0%Lower respiratory tract congestion
0%Gout
0%Taste disorder
0%Dyspnoea
0%Oropharyngeal pain
0%Herpes zoster
0%Lower respiratory tract infection
0%Medical device site dermatitis
0%Cellulitis
0%Thirst
0%Peripheral swelling
0%Laryngitis
0%Ligament sprain
0%Abdominal discomfort
0%Perineal abscess
0%Dry eye
0%Eyelids pruritus
0%Optic disc disorder
0%Tinnitus
0%Feeling hot
0%Cataract nuclear
0%Abdominal pain
0%Skin laceration
0%Muscle fatigue
0%Borderline glaucoma
0%Abdominal distension
0%Limb discomfort
0%Dizziness postural
0%Pinguecula
0%Hypomania
0%Umbilical hernia
0%Insomnia
0%Dysmenorrhoea
0%Pelvic pain
0%Menorrhagia
0%Vitreous detachment
0%Photophobia
0%Malaise
0%Abdominal pain upper
0%Abdominal pain lower
0%Palpitations
0%Lethargy
0%Libido decreased
0%Asthenia
0%Nocturia
0%Upper-airway cough syndrome
0%Productive cough
0%Arthralgia
0%Flank pain
0%Back pain
0%Joint stiffness
This histogram enumerates side effects from a completed 2020 Phase 2 trial (NCT03491553) in the Selgantolimod 1.5 mg: HBeAg-negative CHB Participants ARM group. Side effects include: Upper respiratory tract infection with 40%, Nausea with 40%, Diarrhoea with 30%, Headache with 30%, Contusion with 20%.

Trial Design

2 Treatment Groups

Arm A
1 of 2
Arm B
1 of 2
Experimental Treatment
Non-Treatment Group

48 Total Participants · 2 Treatment Groups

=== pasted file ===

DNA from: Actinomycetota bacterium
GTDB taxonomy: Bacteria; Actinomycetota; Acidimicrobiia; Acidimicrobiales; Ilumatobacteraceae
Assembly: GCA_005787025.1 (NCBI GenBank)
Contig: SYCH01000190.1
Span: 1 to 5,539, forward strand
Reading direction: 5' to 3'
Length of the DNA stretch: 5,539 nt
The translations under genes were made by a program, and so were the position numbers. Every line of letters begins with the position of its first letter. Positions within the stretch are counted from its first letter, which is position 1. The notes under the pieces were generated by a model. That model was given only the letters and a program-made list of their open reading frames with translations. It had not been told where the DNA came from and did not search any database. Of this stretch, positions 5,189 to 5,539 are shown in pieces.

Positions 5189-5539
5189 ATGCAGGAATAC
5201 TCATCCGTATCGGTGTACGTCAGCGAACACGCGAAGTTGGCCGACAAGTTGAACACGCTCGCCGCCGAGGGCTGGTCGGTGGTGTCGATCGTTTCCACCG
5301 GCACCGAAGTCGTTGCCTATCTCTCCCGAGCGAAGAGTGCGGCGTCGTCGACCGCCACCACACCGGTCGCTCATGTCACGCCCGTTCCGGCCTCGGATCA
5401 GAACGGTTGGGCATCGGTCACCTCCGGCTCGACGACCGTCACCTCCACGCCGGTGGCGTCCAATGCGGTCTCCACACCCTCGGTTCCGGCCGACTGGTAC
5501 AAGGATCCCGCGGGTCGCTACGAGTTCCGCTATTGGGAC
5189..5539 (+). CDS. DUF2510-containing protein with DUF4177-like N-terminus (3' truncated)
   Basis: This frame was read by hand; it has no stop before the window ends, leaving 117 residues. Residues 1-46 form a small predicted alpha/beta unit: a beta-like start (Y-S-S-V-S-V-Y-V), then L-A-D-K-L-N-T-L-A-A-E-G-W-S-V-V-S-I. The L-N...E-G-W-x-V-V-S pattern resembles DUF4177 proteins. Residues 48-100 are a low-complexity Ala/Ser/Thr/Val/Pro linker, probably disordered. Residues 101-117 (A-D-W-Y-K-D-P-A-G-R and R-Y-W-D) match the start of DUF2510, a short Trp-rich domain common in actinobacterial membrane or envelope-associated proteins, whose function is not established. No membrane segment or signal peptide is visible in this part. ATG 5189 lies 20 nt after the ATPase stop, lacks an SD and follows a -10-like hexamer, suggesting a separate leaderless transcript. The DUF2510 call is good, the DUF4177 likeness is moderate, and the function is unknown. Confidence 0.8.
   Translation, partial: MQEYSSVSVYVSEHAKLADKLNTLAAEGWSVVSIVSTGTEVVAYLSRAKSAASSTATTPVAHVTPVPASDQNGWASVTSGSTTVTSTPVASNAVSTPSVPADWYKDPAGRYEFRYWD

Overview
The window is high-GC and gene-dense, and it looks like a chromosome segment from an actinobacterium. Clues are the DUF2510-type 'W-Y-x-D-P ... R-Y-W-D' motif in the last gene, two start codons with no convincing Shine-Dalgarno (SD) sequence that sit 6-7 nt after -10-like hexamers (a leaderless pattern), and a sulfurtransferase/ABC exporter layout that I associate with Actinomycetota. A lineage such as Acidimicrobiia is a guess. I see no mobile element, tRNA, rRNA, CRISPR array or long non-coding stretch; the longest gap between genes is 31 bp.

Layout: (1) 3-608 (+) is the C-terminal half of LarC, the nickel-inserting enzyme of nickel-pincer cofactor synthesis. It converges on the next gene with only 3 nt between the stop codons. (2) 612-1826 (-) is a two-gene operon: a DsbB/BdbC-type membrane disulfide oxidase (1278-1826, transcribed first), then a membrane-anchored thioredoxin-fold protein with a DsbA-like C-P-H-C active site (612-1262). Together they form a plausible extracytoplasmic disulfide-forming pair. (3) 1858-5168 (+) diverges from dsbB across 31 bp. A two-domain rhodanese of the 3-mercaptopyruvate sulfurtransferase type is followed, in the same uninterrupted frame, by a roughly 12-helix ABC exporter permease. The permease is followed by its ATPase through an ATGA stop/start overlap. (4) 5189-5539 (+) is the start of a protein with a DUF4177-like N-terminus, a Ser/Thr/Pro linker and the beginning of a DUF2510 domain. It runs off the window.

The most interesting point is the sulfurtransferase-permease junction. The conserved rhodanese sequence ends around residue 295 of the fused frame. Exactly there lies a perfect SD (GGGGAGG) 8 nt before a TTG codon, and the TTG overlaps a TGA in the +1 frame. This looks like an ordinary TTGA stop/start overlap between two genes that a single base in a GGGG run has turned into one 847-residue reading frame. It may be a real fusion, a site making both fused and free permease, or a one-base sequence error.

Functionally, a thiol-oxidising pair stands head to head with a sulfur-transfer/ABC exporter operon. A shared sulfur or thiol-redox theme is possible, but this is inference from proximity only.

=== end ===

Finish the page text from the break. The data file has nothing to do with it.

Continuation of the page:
Primary Treatment: Arm A · Has Placebo Group · Phase 2

Arm A
Drug
Experimental Group · 1 Intervention: Selgantolimod · Intervention Types: Drug
Arm B
Drug
PlaceboComparator Group · 1 Intervention: Placebo · Intervention Types: Drug
Treatment
First Studied
Drug Approval Stage
How many patients have taken this drug
Selgantolimod
2018
Completed Phase 2
~120

Trial Logistics

Trial Timeline

Approximate Timeline
Screening: ~3 weeks
Treatment: Varies
Reporting: at week 4, 12, 24, 36 and 48
Closest Location: Cincinnati Children's Hosp / Univ Hosp · Cincinnati, OH
Photo of Cincinnati  1Photo of Cincinnati  2Photo of Cincinnati  3
N/AFirst Recorded Clinical Trial
4 TrialsResearching HIV Infections
0 CompletedClinical Trials

Eligibility Criteria

Age 18+ · All Participants · 10 Total Inclusion Criteria

Mark “yes” if the following statements are true for you:
Treatment must include a combination of tenofovir disoproxil fumarate, lamivudine, and/or emtricitabine for at least 5 years prior to study entry.
You have HIV-1 RNA <50 copies/mL measured on at least two occasions at least 12 weeks apart, with no documented value >200 copies/mL, over the 12 months prior to study entry.
You have positive or negative HBeAg.
You are HCV antibody negative, or if the participant is HCV antibody positive, an undetectable HCV RNA.

About The Reviewer

Michael Gill preview

Michael Gill - B. Sc.

First Published: October 9th, 2021

Last Reviewed: August 12th, 2022

Michael Gill holds a Bachelors of Science in Integrated Science and Mathematics from McMaster University. During his degree he devoted considerable time modeling the pharmacodynamics of promising drug candidates. Since then, he has leveraged this knowledge of the investigational new drug ecosystem to help his father navigate clinical trials for multiple myeloma, an experience which prompted him to co-found Power Life Sciences: a company that helps patients access randomized controlled trials.